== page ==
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Three years ago, Heriberto Espino, the Afro-Cuban president of the Fernando Ortiz Foundation in Havana, talked to me and a group of black journalists about realities in Cuba.

Racism, he said, is a problem. But, he said, Cubans want to fix the problem themselves.

“We want to change it,” Espino said. “And we want you [black Americans] to help us.”

Notice Espino said help. Not isolate. And in his view help means more black Americans like hip-hop artist Jay-Z and his wife, Beyonce, coming to see and connect with Cubans on the island.

The kind of help they don’t want, he said, is from people whose main goal it is to use their struggles to usurp their system.

By that Espino meant they don’t want help from Castro-obsessed Cuban-American lawmakers like Rep. Ileana Ros-Lehtinen and Rep. Mario Diaz-Balart, both Republicans from Florida, and Florida Sen. Marco Rubio.

They don’t want help from those who have insisted on maintaining a decades-old economic embargo and travel ban that has done more to ratchet up misery among the mostly-black population and little to topple Fidel Castro’s regime.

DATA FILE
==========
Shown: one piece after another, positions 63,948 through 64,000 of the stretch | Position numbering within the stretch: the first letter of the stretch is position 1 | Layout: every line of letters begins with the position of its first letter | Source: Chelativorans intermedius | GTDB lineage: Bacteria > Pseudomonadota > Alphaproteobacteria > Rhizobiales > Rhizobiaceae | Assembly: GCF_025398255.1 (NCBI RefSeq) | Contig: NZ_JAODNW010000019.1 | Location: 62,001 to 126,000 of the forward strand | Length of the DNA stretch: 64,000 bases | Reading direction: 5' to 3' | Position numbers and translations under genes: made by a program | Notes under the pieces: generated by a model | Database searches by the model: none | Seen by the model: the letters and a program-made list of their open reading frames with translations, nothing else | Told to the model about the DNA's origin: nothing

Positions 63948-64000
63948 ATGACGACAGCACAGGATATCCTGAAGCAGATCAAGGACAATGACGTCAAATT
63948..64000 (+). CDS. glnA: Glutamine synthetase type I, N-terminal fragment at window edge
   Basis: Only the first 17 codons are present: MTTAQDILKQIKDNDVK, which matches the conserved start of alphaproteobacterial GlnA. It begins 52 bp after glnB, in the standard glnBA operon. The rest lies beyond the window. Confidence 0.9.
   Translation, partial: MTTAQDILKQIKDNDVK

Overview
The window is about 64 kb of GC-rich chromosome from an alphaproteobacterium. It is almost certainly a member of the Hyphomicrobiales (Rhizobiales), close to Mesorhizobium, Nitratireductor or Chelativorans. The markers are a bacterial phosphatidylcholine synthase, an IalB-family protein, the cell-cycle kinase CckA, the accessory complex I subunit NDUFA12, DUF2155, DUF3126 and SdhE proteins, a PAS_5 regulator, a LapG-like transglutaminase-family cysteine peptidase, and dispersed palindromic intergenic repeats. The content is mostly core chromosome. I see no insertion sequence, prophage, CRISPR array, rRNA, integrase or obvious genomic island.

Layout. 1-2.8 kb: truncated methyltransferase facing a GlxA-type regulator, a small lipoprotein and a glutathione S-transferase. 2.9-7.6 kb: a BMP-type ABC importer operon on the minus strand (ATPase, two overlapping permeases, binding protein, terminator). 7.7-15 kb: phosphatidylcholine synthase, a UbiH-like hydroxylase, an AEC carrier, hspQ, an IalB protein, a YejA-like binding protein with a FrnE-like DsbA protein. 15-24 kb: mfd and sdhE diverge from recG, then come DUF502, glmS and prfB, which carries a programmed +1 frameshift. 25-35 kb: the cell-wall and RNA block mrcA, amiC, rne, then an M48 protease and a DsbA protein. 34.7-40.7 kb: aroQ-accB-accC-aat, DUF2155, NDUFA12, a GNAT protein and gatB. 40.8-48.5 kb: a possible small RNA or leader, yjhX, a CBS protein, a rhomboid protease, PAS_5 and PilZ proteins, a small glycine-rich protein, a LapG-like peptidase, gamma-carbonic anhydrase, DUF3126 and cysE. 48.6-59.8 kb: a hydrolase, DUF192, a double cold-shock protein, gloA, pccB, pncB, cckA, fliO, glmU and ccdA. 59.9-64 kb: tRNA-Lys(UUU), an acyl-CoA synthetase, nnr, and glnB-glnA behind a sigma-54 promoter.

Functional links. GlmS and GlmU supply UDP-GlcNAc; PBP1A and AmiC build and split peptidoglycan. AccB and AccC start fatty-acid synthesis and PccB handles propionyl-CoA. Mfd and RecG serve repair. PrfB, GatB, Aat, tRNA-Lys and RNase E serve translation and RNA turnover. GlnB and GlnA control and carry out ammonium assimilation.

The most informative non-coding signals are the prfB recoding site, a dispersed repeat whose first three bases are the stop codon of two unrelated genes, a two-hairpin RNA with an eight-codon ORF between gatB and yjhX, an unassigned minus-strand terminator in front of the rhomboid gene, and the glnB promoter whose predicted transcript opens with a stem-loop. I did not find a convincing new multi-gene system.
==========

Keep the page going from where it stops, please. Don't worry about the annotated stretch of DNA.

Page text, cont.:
So it was especially bizarre to see those lawmakers, as well as a few other Cuban-Americans, proclaim to be on the side of Cubans such as Espino in lambasting Jay-Z and Beyonce for visiting the island to celebrate their fifth wedding anniversary earlier this month.

It was bizarre because in criticizing the superstar couple, their own racism and condescension shone through, with Ros-Lehtinen implying that Jay-Z and Beyonce lacked common sense for spending money that will go into the regime’s coffers, and Rubio saying that Jay-Z needed to get educated.

And Cuban-American film director Phil Lord penned a letter basically saying that Jay-Z was too ignorant to understand the damage his visit did.

What arrogance.

First of all, Jay-Z is not ignorant. He’s a guy who rose from selling drugs on the streets to become a multi-millionaire.

On top of that, he’s obviously intelligent enough to go see a place, especially one that is filled with people who look like him, and share a common history with him, for himself – and not take the word of people who care more about Cold War politics than Cubans on the island.

Besides that, the Carters aren’t the only U.S. celebrities who have visited Cuba in recent years. Robert Redford showed the film, “The Motorcycle Diaries,” on the life of revolutionary icon Che Guevara, in Havana in 2009. Leonardo DeCaprio has visited. So has Sean Penn.